This video takes a look at Newton’s law of gravity that is written in the form F=GMm/r2 and points out that although the law is referred to as a ‘universal’ law of gravity, it does not hold for very strong gravitational forces involving very large masses (where the General Theory of Relativity needs to be used). He also points out that the law has not been tested very precisely in cases where the force is very weak, such as with small masses, but that we assume it holds true in that regime.
I would quibble with his criticisms of the use of the word universal. I always assumed that ‘universal’ did not mean that it held true for all masses and all situations but that the nature of the mass did not matter, that the force of gravity depended only on the property of mass and not on any other thing. i.e., the force between two oranges is the same as the force between two apples, as long as the masses remained unchanged.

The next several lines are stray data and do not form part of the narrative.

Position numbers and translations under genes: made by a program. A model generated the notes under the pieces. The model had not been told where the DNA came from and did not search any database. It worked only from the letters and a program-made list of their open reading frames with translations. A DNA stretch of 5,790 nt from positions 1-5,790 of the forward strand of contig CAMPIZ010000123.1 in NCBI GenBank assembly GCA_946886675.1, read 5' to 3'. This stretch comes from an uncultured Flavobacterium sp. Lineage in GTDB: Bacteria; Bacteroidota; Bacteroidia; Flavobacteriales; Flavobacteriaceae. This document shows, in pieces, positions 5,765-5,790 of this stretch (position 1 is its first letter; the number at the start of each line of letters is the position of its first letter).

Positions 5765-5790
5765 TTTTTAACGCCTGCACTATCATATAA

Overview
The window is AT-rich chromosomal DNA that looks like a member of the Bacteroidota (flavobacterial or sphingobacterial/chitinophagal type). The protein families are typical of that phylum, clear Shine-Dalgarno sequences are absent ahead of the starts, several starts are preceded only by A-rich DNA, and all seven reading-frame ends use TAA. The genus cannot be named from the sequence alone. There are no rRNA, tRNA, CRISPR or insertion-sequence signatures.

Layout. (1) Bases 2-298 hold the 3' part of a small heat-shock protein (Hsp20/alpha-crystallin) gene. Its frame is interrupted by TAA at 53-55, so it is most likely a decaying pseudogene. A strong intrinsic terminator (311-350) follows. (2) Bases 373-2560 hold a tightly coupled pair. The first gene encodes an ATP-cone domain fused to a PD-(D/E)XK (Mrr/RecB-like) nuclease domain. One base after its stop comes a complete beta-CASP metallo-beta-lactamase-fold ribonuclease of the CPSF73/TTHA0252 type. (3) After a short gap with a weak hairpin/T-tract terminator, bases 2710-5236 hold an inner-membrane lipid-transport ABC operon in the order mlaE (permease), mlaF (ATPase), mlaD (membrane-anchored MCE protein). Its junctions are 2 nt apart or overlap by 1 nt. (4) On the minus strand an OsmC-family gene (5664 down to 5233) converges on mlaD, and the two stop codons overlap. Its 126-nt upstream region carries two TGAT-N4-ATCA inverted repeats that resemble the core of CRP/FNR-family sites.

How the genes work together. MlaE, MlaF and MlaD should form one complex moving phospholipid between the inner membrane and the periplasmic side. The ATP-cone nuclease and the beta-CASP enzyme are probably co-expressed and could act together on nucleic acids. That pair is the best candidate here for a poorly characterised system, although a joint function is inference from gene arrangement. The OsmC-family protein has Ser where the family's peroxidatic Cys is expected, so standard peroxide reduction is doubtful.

A more serious disagreement I have is with his saying that it is ‘crazy’ to think that the law applies in regions where it has not been tested, such as for very weak gravity. It is not crazy, because that is how science works. Once a scientific law is arrived at, it is assumed to be hold in all situations until contradictory evidence turns up that requires us to place limits on its range of applicability. So, for example, parity conservation was assumed to be a universal law until a parity violating reaction was found and placed limitations on it. This does not mean that people who had earlier assumed parity conservation was always true were doing something wrong or crazy. Scientists will try to increase the range of conditions under which a law has been tested but in the absence of any hints that there is a problem, will assume that the law is always valid. (Another plug: My forthcoming book THE GREAT PARADOX OF SCIENCE: Why its conclusions can be relied upon even though they cannot be proven looks into this question of the nature of scientific practice more deeply.)